A large new genetic study in thousands of children and adolescents offers early glimpses of the overall patterns and connections among cognitive abilities such as language reasoning, reading skill and types of memory. The findings may lead to new tools in understanding human cognitive development and neuropsychiatric disorders.
"This research is one of the first to use a molecular genetic approach to evaluate complex cognitive traits in a pediatric sample," said one of the study's two co-senior leaders, Hakon Hakonarson, M.D., Ph.D., director of the Center for Applied Genomics at The Children's Hospital of Philadelphia. "Uncovering the genetic architecture of these diverse cognitive abilities may offer new insights into cognitive development and may ultimately allow investigators to identify useful biomarkers for diagnosing and predicting risks of neuropsychiatric conditions."
The study appeared online July 15 in Molecular Psychiatry
. Hakonarson's co-senior author is psychiatrist Raquel Gur, M.D., Ph.D., director of Neuropsychiatry in the Perelman School of Medicine at the University of Pennsylvania. "We are beginning to reap the benefits of the major investment we made in recruiting this highly informative youth cohort," said Gur. She added, "They were genotyped and underwent 'deep phenotyping' that included medical, neuropsychiatric, and neurocognitive evaluations and multi-modal neuroimaging in a large subsample. This cohort will continue to yield novel information on how genes and environment interact to produce a mature, healthy brain and will elucidate how aberrations in brain function lead to cognitive deficits and psychopathology."
The study team represents a collaboration among the CHOP and Penn investigators with colleagues at the Broad Institute, Harvard Medical School and Massachusetts General Hospital (MGH) who developed a powerful gene software tool called genomewide complex trait analysis (GCTA). The study's first author is Elise B. Robinson, Ph.D., of the MGH Analytic and Translational Genetics Unit, led by Mark Daly, Ph.D.
The researchers used GCTA to analyze a subset of 3,689 individuals aged 8 to 21, all of European ancestry, drawn from the Philadelphia Neurodevelopmental Cohort, a general-population sample of close to 10,000 individuals who received care within CHOP's pediatric network for a broad range of health needs. The researchers performed genotypes of all participants, administered a battery of neurocognitive tests and assessed participants in structured psychiatric interviews.
The GCTA analyzes common SNPs (single-nucleotide polymorphisms, changes of a single base in DNA) to estimate how much these common gene variants contribute to differences in cognitive abilities within the total sample. The study team grouped cognitive traits within five broad domains: executive function, memory, complex cognition, social cognition and reading ability.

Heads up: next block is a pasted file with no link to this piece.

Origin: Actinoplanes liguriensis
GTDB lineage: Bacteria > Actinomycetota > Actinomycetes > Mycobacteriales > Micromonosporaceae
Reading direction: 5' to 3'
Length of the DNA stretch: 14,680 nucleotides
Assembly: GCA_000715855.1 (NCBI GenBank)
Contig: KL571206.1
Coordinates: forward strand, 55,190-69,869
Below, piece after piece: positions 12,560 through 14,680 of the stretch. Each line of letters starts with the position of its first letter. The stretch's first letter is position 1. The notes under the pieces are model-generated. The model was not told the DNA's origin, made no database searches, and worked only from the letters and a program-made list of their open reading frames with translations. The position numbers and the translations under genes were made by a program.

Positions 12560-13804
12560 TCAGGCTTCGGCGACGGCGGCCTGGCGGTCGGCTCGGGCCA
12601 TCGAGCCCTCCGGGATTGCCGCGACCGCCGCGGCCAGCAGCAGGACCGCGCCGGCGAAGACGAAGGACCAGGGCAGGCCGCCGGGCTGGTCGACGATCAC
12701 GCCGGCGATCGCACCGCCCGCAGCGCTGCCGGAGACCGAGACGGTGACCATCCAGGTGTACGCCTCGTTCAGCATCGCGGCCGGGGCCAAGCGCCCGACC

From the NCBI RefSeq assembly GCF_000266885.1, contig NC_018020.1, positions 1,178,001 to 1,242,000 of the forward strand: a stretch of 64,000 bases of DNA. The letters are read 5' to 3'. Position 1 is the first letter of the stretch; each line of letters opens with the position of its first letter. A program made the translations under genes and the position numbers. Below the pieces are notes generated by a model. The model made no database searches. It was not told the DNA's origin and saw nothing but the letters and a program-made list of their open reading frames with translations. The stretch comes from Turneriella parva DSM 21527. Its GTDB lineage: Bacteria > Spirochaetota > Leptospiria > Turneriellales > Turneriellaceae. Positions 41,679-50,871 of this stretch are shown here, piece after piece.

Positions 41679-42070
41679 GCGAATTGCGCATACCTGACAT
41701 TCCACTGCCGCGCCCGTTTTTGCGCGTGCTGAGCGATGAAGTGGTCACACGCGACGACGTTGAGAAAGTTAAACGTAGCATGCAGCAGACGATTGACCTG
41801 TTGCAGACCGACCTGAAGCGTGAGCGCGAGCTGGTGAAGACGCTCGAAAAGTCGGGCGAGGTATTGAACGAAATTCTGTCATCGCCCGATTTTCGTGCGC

"When we computed the contribution of common variants to these cognitive abilities, we found that some of the contributions were substantial," said Hakonarson. For instance, common SNPs accounted for roughly 40 percent of the population differences in nonverbal reasoning, and 30 percent of the differences in language reasoning, with the balance of the differences attributable to rare variants and environmental factors. On the other hand, common gene variants together contributed to only 3 percent of the differences in spatial memory—the ability to navigate in a geographical location.
There also were significant overlaps between trait domains. Reading ability, which was 43 percent attributable to common variants, was often inherited together with language reasoning abilities. "Intuitively, it makes sense that skills in reading and language reasoning are related," said Hakonarson, who added that those traits might be investigated together in future genetic and neurobiological studies.
The current study drew on the largest data set ever used in a single sample across multiple cognitive domains. Previous estimates of the heritability of cognitive traits relied on much smaller twin and family studies. However, the authors note that their current research represents a first step in discerning the overall genetic architecture of cognitive abilities. Future studies, said Hakonarson, will analyze age-dependent differences, to investigate how genetic influences vary as children mature. Other, larger studies should focus on non-European populations.
Ultimately, added Hakonarson, if the current findings are replicated and extended, researchers may be able to generate a genetic profile reflecting a normal distribution of cognitive abilities. He said that detecting gene patterns that act as biomarkers for cognitive impairments may allow future researchers to better predict in early childhood the potential risk of developing later neuropsychiatric conditions, and may offer opportunities for early clinical interventions.